William is quiet and mostly keeps to himself. During his first battle, the sight of people getting killed freaks him out so much, he decides to desert the Army and never go back. Williams runs away to a wooded area, where he stabs himself with a bayonet, and he passes out from the pain. William wakes up from unconsciousness to see about five or six African American men who have found him. The men debate over what to do with William, because they don’t know if he can be trusted.

Suddenly, some white “slave catchers,” who’ve been patrolling the area, see this group of African Americans and start shooting. Two of the African Americans named Billy (played by Jasper Logan) and Dee (played by Jermaine Rivers) end up dead, but a young African American named Kitchum, nicknamed Kitch (played by Cyler), escapes with William. Kitch (who is about the same age as Williams) has to kill one of the attackers in self-defense. William isn’t very grateful that Kitch saved William’s live. He arrogantly says to Kitch: “I don’t need your help.” Kitch decides to keep helping William anyway.

Kitch brings William to his modest home, where he lives with his religious mother Caddy (played by Carol Sutton), Caddy’s partner Abner (played by Thomas Jefferson Byrd) and Kitch’s younger sister Nora (played by Mia May), who’s about 11 or 12 years old. (Sutton died in 2020, which gives you an idea how long ago “Freedom’s Path” was made before it was released.) Abner, Caddy and a colleague named Ellis Freeman (played by Afemo Omilami) are part of the Underground Railroad network that helps African Americans escape from enslavement. Caddy welcomes William into the home and does everything she can to help William recover from his injuries.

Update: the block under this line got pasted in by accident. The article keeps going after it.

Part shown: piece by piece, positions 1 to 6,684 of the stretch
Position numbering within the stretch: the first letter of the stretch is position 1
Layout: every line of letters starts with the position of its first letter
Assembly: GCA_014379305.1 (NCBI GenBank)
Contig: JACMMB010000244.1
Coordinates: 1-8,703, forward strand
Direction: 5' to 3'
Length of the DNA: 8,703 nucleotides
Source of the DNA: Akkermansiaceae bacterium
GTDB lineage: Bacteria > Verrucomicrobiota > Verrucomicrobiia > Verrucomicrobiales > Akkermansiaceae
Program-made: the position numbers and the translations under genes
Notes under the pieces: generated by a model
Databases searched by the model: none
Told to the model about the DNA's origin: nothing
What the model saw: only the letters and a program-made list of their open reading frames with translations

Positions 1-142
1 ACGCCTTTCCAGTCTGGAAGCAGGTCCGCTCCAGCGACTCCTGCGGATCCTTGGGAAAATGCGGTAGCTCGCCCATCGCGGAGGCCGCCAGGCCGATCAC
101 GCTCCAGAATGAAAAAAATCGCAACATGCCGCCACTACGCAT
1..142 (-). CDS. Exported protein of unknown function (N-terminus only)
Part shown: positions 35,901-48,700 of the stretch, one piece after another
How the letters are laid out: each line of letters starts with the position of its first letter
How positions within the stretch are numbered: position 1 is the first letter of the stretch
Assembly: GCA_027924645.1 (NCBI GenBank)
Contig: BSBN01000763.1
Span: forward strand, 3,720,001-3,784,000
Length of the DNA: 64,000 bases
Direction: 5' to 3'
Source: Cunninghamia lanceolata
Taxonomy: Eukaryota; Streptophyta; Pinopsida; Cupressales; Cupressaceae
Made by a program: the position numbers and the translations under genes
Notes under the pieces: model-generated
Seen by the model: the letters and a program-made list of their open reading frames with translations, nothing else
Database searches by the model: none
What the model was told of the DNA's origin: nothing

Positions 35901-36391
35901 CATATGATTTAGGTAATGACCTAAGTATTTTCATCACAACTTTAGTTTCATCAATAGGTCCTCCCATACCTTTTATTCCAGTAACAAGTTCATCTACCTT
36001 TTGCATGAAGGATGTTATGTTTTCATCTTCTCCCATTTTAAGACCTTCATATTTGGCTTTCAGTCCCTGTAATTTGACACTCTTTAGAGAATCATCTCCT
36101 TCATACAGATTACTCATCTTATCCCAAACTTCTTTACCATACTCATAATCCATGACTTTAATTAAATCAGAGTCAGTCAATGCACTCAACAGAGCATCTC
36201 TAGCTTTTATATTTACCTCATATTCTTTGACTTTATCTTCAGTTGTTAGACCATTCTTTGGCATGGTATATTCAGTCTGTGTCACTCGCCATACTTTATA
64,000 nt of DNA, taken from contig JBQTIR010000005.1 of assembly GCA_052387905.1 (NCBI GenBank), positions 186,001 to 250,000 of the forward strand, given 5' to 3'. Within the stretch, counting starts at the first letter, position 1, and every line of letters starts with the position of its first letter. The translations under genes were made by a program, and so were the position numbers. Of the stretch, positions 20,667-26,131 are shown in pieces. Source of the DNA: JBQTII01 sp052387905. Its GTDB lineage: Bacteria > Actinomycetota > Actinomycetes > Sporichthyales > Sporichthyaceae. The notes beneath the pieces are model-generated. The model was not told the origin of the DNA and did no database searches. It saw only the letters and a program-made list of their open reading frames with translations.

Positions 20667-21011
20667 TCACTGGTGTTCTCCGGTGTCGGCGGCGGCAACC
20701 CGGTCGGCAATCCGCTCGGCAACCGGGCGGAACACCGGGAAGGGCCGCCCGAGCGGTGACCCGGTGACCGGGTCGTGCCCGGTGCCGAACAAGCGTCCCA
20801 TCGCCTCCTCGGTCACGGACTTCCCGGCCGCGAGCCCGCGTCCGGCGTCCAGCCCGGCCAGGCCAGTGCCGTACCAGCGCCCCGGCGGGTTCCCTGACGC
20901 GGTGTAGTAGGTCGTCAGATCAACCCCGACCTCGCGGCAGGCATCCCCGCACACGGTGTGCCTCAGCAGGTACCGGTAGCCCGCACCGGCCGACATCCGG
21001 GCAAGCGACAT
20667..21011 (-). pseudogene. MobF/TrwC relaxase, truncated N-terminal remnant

From the start, Kitch and William have a clash of personalities, since they are both stubborn and cocky. Caddy demands that Kitch show respect to William, because she says that William “is fighting for our cause.” William leads everyone to believe that his stab wounds were from combat instead of telling the truth that his stab wounds were self-inflicted. However, William does tell the truth that he doesn’t want to go back in the military. As far as Caddy is concerned, William is a war hero, and everyone should treat him that way.

Kitch isn’t entirely convinced. He’s also insulted that William called Kitch a “slave” during one of their first conversations. Kitch defensively tells William: “I ain’t been no slave since I ran out of the plantation! I’ve been doing the Lord’s work ever since.”

William and Kitch bicker and insult each other for much of their time together, but they get in a few dangerous situations where they help each other. William and Kitch start to build trust with each other. And at one point, Kitch and William make a deal with each other: William will teach Kitch how to swim, if Kitch will teach William how to play the harmonica.

The leader of the local “slave catchers” is a sadistic racist named Silas (played by Ewen Bremner) who is such a stereotypical, over-the-top villain, he’s almost a caricature. The cronies in Silas’ posse are a bunch of generic bullies who follow Silas’ orders. The movie repeats scenarios where Kitch and William are hanging out by themselves together (such as swimming in a nearby lake), and then they hear Silas and his thugs nearby, so Kitch and William have to think and act quickly in order not to be caught together.